The greatest challenges for recurrent inguinal hernia repair are scar adhesions and abnormal anatomy caused by previous surgery. Separating the adhesions to create a surgical area and avoiding damage to normal tissues are the important requirements for high-quality surgery. In this case, we severed the spermatic veins completely because it was difficult to recognize the organization on the internal ring area. The surgeon must be sufficiently aware of the scar adhesions and abnormal anatomy to avoid damaging important tissues. Individualized treatment for patients is extremely important, and complex cases such as this case need to be carried out in centres with more experience.
This study was supported by Natural Science Foundation of Fujian Province, China, (No. 2018J05134), Medical Minimally Invasive Centre Programme of Fujian Province, China (No. 2017-171) and Key Clinical Speciality Discipline Construction Program of Fujian Province, China (No. 2012-649).
Declaration of patient consent
The authors certify that they have obtained all appropriate patient consent forms. In the form, the patient has given his consent for his images and other clinical information to be reported in the journal. The patient understands that his name and initials will not be published and due efforts will be made to conceal identity, but anonymity cannot be guaranteed.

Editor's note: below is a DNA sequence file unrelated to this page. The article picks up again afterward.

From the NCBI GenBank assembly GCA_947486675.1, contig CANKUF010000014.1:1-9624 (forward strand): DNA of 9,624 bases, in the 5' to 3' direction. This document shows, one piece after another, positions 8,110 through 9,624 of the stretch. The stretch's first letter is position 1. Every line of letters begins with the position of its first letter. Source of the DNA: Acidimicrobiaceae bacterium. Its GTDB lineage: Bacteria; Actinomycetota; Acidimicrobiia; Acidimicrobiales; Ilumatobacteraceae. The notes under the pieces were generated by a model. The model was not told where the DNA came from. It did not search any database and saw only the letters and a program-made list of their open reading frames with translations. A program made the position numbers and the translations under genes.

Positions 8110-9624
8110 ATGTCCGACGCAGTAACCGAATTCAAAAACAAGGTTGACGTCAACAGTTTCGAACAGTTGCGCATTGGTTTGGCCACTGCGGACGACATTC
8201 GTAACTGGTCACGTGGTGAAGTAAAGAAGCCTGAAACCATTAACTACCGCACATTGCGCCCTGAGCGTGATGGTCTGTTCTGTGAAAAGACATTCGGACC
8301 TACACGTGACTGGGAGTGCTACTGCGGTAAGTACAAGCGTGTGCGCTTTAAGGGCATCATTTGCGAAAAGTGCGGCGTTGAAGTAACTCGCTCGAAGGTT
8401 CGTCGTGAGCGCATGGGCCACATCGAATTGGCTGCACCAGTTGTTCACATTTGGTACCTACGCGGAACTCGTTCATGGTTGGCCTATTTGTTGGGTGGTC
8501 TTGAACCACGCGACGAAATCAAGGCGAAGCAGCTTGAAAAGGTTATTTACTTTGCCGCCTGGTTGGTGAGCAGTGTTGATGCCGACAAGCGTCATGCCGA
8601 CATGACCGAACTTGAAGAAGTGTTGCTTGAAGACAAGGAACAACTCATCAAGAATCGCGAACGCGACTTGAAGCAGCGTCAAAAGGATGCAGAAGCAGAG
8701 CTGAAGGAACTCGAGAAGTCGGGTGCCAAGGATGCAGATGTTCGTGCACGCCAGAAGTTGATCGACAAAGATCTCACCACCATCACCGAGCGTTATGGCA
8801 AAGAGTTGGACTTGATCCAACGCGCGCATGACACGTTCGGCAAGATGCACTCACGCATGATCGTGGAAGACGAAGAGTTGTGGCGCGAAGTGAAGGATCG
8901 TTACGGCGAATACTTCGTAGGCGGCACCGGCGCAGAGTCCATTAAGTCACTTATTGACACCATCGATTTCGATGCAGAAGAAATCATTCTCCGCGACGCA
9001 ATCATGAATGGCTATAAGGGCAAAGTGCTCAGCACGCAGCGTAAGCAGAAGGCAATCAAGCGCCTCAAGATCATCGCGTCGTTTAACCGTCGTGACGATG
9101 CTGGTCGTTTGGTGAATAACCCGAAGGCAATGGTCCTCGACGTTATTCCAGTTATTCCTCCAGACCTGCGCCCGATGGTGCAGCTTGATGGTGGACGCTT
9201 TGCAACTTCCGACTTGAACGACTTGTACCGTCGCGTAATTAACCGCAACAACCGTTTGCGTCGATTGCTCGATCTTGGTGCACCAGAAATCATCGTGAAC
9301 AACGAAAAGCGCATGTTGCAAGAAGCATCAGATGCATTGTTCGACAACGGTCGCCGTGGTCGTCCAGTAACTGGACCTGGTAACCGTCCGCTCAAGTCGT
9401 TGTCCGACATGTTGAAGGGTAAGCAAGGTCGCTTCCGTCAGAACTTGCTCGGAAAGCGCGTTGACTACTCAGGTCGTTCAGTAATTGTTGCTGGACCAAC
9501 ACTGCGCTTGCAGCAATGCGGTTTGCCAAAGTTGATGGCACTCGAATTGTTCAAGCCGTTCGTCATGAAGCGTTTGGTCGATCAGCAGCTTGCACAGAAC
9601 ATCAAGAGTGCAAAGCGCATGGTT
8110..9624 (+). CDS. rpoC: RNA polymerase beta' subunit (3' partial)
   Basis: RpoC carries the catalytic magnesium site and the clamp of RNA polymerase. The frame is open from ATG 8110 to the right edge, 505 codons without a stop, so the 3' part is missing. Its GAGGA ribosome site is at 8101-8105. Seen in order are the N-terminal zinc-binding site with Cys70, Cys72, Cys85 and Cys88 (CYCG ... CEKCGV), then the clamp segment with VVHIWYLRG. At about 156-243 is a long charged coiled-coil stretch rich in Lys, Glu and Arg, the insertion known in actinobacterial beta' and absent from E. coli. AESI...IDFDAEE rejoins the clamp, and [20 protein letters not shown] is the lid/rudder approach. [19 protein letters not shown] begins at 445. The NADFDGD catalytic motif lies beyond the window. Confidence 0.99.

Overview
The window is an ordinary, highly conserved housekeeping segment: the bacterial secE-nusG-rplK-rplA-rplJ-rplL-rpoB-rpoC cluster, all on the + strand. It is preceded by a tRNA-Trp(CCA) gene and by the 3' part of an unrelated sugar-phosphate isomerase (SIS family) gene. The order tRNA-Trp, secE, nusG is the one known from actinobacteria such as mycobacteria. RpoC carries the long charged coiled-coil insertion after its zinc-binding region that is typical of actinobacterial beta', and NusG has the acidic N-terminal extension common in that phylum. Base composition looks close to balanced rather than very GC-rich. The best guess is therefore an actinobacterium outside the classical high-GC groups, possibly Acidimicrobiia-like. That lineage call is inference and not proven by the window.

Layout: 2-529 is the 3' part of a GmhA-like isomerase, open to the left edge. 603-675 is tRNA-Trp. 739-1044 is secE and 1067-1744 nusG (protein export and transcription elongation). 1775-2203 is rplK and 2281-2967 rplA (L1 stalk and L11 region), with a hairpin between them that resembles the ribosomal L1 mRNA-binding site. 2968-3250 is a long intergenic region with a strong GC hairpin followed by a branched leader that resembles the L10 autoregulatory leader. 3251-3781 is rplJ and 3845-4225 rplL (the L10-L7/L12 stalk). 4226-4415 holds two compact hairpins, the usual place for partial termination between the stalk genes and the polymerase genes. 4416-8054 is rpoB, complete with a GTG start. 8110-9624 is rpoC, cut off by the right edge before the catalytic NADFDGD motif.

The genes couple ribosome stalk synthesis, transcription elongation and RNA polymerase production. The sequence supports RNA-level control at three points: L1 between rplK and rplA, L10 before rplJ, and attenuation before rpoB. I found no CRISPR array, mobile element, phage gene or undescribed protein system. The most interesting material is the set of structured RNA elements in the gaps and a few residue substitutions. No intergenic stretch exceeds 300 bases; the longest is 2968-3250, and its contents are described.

Financial support and sponsorship
Conflicts of interest
There are no conflicts of interest.
| ¤ References|| |
Kugel RD. Minimally invasive, nonlaparoscopic, preperitoneal, and sutureless, inguinal herniorrhaphy. Am J Surg 1999;178:298-302.
Kugel RD. The Kugel repair for groin hernias. Surg Clin North Am 2003;83:1119-39.
Lin R, Lin X, Lu F, Fang H, Yang Y, Wang C, et al.
A 12-year experience of using the Kugel procedure for adult inguinal hernias via the internal ring approach. Hernia 2018;22:863-70.
Chen LS, Chen WC, Kang YN, Wu CC, Tsai LW, Liu MZ. Effects of transabdominal preperitoneal and totally extraperitoneal inguinal hernia repair: An update systematic review and meta-analysis of randomized controlled trials. Surg Endosc 2019;33:418-28.
Köckerling F, Schug-Pass C. Diagnostic laparoscopy as decision tool for re-recurrent inguinal hernia treatment following open anterior and laparo-endoscopic posterior repair. Front Surg 2017;4:22.
[Figure 1], [Figure 2]